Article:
“The reason you see most people selling cars is because paid jobs are scarce. We have to fend for ourselves so as not to starve to death. I’m an engineer, I speciali’se in panel beating and spraying. When I was being disturbed at where I worked, I decided to start this car business. Back when I was an apprentice, my boss too used to sell cars.”

Alabi sells his wares under a tree because he is unable to afford to rent a place yet.

“I’m selling cars under this tree because it is what I can afford. If I could afford a bigger garage I would move. I’m a caretaker, I maintain this land. The fact that there are many car dealers does not mean that we disturb ourselves. A good car dealer knows that the best place to sell cars is a highly populated area. My brother sends me cars from the US, I sell them, take my profit and give him his too,” he says.

Like Alabi, Kunle Ajewole decided to sell cars after his university degree failed to fetch him a job.

“After I finished from the university, I searched for a job but I didn’t get any. I was so frustrated at that point in my life. While I was thinking one day, I realised I had friends abroad and I had some savings so I asked them to send me two cars to sell, which they did.

“During that time too, some of my mates had good jobs and they needed cars so they came to me. Although I have no car garage to my name, I put my cars in some of my friend’s shop. I started with two cars, but now I have 10 times of that I’m selling. I am getting married soon and it is all with the money I got from this business,” he says.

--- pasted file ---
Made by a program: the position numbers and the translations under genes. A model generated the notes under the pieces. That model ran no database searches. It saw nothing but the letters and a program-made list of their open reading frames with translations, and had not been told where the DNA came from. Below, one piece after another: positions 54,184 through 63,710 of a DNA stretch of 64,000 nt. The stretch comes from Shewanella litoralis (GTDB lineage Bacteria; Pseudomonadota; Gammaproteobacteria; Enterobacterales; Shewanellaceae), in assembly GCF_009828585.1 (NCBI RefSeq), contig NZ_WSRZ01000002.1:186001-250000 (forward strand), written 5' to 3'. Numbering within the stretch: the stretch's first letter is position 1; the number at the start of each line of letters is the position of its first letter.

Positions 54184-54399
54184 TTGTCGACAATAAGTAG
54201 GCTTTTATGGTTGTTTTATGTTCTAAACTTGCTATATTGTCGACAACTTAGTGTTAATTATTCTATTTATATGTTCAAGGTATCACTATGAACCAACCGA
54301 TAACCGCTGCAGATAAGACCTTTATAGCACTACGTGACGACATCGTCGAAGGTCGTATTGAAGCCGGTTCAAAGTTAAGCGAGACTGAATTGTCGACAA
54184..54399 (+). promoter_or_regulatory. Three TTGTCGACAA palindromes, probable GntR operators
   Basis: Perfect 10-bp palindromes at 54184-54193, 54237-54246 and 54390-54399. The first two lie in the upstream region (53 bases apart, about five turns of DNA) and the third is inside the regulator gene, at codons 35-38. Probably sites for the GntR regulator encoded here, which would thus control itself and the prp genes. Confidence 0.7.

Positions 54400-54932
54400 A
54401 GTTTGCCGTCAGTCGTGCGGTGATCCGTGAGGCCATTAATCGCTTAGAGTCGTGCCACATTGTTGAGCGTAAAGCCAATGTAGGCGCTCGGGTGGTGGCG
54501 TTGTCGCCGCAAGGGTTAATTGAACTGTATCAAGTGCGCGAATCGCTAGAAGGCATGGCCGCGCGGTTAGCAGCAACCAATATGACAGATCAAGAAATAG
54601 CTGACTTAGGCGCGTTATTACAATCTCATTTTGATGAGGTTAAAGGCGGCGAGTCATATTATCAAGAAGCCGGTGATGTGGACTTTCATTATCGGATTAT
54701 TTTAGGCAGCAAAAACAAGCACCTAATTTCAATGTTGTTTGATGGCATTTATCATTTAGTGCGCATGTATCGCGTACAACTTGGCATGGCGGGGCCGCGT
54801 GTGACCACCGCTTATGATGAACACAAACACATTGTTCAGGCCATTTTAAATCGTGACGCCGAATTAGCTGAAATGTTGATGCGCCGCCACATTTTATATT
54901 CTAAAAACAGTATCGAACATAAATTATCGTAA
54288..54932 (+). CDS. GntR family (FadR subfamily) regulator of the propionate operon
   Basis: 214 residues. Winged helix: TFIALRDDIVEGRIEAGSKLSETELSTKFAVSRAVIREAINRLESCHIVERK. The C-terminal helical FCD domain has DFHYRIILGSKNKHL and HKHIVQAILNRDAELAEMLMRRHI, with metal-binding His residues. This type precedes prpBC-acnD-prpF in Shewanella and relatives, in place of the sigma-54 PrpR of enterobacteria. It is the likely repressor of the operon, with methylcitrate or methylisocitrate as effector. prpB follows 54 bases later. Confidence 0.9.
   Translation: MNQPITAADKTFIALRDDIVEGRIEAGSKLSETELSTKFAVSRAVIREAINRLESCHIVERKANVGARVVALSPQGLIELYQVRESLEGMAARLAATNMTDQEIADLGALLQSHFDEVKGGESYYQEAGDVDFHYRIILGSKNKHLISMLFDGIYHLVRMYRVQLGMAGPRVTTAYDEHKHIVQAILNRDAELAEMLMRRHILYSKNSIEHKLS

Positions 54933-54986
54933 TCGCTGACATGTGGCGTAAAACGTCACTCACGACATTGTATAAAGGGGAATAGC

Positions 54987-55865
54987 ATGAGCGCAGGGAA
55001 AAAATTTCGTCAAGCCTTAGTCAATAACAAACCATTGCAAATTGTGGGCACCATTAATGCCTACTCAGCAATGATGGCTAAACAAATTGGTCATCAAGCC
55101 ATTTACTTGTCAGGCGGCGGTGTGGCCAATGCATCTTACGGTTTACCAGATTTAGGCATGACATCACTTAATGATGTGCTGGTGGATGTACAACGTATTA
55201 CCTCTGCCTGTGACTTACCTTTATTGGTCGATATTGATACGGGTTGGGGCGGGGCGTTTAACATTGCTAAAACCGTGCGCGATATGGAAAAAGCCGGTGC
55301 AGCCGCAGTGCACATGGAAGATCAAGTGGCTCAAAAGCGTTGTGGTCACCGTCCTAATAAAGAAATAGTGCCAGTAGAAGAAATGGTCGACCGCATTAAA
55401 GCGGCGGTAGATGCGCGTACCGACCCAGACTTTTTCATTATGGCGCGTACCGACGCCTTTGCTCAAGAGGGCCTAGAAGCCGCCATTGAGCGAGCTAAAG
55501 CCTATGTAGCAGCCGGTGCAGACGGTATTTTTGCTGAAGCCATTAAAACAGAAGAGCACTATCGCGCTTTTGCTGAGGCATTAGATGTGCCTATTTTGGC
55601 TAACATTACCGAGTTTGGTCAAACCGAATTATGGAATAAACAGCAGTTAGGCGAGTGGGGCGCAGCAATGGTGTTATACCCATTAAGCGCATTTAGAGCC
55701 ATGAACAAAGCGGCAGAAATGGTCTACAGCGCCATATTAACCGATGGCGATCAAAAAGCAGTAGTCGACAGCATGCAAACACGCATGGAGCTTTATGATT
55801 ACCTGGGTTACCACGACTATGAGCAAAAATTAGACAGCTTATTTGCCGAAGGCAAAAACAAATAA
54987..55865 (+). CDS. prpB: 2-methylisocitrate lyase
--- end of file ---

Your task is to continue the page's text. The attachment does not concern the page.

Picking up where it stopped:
The story is different in other places such as Victoria Island, Ikoyi and Lekki. Car dealers have standard shops in those parts of the city. Some of them have invested so much in the business that they own state-of-the-art showrooms.

Some car dealers go to the extent of forging partnerships with car manufacturing companies abroad. Femi of Adefemson Motors Ltd. says this is determined by the quality of the dealer’s show room and his clientele.

He says  that he moved his showroom from Obafemi Awolowo Way in Ikeja to Ikoyi because he found that residents of Lagos Island were the best clients in Lagos.

“I have been dealing in cars for over two decades. I used to be at Ikeja before I moved to the Island. On the Island, if you sell cars on the street, you might not get a customer because they would think you are not credible enough. Who knows, it could be a stolen car. No one wants trouble. That is why we take the pain of having good, quality car shops, so that when our clients come to do business, they would be comfortable and have no doubt in their mind about us,” he says.

There was no response to the calls and text messages made to the phone of Mrs. Bola Ajao, of the Public Relations Department, Lagos State Ministry of Transport.